And I think Grammar schools have had their day. They are not a solution. They are not a way forward and they are not a social mobility stepping stone.

You can "buy" into them as much as you like and spend your money on tutors but it wont help. Better by far to just spend your money where it counts.

Not everyone can do what I and my DW can do.

EvilTwins Sun 02-Dec-12 16:51:32

Ronaldo, I'm astounded that you think your lifestyle, as you describe it, marks you out as different in any way.

I teach plenty of bilingual kids, who often travel to other countries, and I'm in a bog standard comp. DH and I both went to state schools, yet we have a study, plenty of books and own two cars confused Also, my DTDs (aged 6) play the piano and have been to the theatre on a number of occasions. They are charming and polite.

On the subject of the thread, I live in a town which has a state grammar so well regarded that people will travel across 2 counties to get their DCs to it. It's ridiculous. I say change the system. Get rid of the remaining grammar schools and create a true comprehensive system. The government needs to invest in all schools. Academies and free schools can go too.

breadandbutterfly Sun 02-Dec-12 16:58:38

Could we all agree to stop prodding "Ronaldo", please? I know it is entertaining, but it is pointless and rather cluttering up the thread. Pointless as he is almost certainly at least partly fictitious - see Dora comments above as to the language his chid previously spoke - and even if he is 100% genuine he has made it clear his position is unalterable. (Much to my relief, so my 6 year-old ds does not run the risk of being educated with boys whose parents have problem attitudes like this.)

Ronaldo Sun 02-Dec-12 17:00:38

Everyone is a critic and everyone is astonished,.

Ye Gods! I am sure you have taught ESL children ( who are bi lingual) thats not quite the same is it?

I am sure my lifestyle as I described it is so ordinary. I am sure all the children in your bog standard school are so highly cultured and know all about the sugar plum fairy. But what else? I am sure you have books on your shelves.
What kind I wonder? Dont bother.

I am astonished that you are all so wonderful.

I am also astonished that you all claim to come from bog standard backgrounds when having met so many from such backgrounds I know you are laying it on. Two sides of the coin again.

Its what I didnt say that counts.

exoticfruits Sun 02-Dec-12 17:01:35

I was right - it is a name change! I thought it was rubbish with the old name and I haven't changed my mind!

breadandbutterfly Sun 02-Dec-12 17:02:46

Jux - you make a great point. Though research shows that more than 1 intro session is required - or the intro in the exam room itself would suffice, which it does not at present. I think it is rather that it is a law of diminishing returns after a certain point, say 6 months as someone else suggested upthread. So tutoring for the 11+ by law in yr 5 in grammar areas would ensure equal access for all. Or places allocated on school results/recommendations as happens in Germany.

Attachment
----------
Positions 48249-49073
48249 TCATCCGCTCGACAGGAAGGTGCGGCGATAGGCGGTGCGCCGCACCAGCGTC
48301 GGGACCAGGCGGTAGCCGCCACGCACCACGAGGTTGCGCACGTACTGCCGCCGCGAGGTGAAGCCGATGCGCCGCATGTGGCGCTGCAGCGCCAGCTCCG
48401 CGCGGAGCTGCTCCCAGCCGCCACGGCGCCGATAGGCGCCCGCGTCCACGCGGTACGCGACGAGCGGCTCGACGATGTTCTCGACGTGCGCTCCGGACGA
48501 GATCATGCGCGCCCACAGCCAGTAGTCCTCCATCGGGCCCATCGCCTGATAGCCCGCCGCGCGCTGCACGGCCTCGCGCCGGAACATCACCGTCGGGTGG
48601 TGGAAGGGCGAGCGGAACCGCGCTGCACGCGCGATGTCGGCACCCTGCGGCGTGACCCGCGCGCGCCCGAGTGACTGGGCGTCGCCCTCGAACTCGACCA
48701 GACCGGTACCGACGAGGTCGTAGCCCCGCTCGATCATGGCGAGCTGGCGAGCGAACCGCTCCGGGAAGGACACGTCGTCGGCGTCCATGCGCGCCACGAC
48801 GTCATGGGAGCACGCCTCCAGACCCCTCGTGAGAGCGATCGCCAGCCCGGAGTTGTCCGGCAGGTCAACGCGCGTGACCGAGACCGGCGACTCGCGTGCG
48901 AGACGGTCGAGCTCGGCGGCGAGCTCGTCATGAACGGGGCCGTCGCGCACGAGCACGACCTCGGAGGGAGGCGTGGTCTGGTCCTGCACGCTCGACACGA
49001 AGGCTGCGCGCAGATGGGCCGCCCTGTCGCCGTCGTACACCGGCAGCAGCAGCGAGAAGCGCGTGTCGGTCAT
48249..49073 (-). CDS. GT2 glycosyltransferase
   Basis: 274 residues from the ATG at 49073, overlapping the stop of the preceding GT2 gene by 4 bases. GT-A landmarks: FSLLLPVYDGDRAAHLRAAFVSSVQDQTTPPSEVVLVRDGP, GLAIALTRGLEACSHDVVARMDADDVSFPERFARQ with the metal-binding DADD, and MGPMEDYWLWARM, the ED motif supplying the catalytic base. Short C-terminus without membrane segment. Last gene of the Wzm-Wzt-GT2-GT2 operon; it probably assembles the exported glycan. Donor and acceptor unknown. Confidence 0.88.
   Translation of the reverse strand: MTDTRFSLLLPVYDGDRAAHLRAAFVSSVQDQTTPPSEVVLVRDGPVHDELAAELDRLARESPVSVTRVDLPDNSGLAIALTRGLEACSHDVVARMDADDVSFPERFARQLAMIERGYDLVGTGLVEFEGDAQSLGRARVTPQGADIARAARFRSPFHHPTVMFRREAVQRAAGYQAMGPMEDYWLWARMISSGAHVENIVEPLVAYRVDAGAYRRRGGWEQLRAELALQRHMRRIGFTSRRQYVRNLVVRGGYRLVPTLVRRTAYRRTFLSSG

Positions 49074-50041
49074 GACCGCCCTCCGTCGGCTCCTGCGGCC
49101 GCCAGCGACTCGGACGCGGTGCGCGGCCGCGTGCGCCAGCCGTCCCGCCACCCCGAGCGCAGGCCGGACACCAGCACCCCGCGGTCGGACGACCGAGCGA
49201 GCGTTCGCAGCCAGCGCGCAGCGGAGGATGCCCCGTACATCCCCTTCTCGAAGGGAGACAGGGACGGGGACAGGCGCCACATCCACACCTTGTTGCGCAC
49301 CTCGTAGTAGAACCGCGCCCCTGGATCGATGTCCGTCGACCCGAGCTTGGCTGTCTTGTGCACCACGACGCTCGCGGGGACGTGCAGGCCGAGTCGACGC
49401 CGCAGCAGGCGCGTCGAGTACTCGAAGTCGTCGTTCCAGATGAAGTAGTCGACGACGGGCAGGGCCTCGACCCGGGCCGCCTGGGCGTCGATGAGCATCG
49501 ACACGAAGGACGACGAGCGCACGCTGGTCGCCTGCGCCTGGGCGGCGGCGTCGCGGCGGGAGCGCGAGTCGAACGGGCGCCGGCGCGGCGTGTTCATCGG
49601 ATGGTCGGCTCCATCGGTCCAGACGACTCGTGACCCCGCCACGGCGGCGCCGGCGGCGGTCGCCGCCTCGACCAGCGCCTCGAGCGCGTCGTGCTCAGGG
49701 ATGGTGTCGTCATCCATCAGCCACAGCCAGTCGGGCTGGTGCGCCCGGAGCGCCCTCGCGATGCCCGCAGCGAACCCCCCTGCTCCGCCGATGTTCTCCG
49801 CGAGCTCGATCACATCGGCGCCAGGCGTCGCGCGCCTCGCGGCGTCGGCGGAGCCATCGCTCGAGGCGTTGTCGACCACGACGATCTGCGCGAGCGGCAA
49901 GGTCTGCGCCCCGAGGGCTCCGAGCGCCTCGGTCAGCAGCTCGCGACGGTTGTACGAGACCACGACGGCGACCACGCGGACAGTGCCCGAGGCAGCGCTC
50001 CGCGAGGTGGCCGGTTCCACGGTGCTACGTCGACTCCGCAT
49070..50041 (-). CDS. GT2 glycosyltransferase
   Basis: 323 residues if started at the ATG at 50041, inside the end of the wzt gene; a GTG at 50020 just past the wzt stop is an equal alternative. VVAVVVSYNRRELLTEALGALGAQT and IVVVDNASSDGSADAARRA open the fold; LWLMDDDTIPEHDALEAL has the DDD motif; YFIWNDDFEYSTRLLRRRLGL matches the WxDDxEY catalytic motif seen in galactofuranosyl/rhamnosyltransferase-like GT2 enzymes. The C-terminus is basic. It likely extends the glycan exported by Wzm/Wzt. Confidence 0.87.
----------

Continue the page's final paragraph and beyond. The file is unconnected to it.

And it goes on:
Ronaldo Sun 02-Dec-12 17:03:36

So you think they are charming and polite eviltwins? How do you know I would agree with that? Ones man brassly is anothers classy.

It wasnt me but I know poster here ( not sure who) made a comment once that often these charming and confident DC we speak of are outspoken and over familiar. So which might it be?

Ronaldo Sun 02-Dec-12 17:05:43

exotic fruits I havent changed my mind about you either.

exoticfruits Sun 02-Dec-12 17:06:18

The proof will be in the pudding- Ronaldo's DS is very young and appears to be an experiment- no one(least of all Ronaldo) can tell how it will pan out in 12 years time.

exoticfruits Sun 02-Dec-12 17:07:43

I am not going to out you- but proof that it is just a name change or you wouldn't know my opinions from a couple of posts- only from crossing swords on numerous threads like this!

breadandbutterfly Sun 02-Dec-12 17:08:06

exotic - don't prod. The new name change is the same as the old but without the fake courtesy. This incarnation has come to a website full of middle class women to tell us we are all his social inferiors and our children his ds's intellectual and social inferiors.

Actually,I think I've cracked it. Ronaldo, you are Michael Gove, and I claim my £5. grin

ivykaty44 Sun 02-Dec-12 17:09:28

He is also bi lingual - alkthough both DW and I are actually English speakers.

then the answer you gave was this

My DW is bi lingual as her papa is French speaking. I speak some French and we brought him up to be bilingual

you painted a lie in the first statement you are seeming to be pompus and deceptive

wigglybeezer Sun 02-Dec-12 17:10:53

"I don't want my DS to mix with state school kids, lower middle - class or otherwise"

Not sure what you are implying with this part of your post, that the highest class of person found at state school is lower middle - class, or that being an "oik" is catching.

I have personally known a huge variety of people in my life ( and family) from the daughter of an heridetary peer ( who went to a state sixth form college) to those brought up by single parents on benefits. My own family is resolutely middle class and well educated in a mixture of school types, independent, grammar and comp yet we are all very similar.

I think you actually have an irrational phobia about state schools and should just admit it.

exoticfruits Sun 02-Dec-12 17:11:56

We will never know how the experiment works out- it isn't one I would try.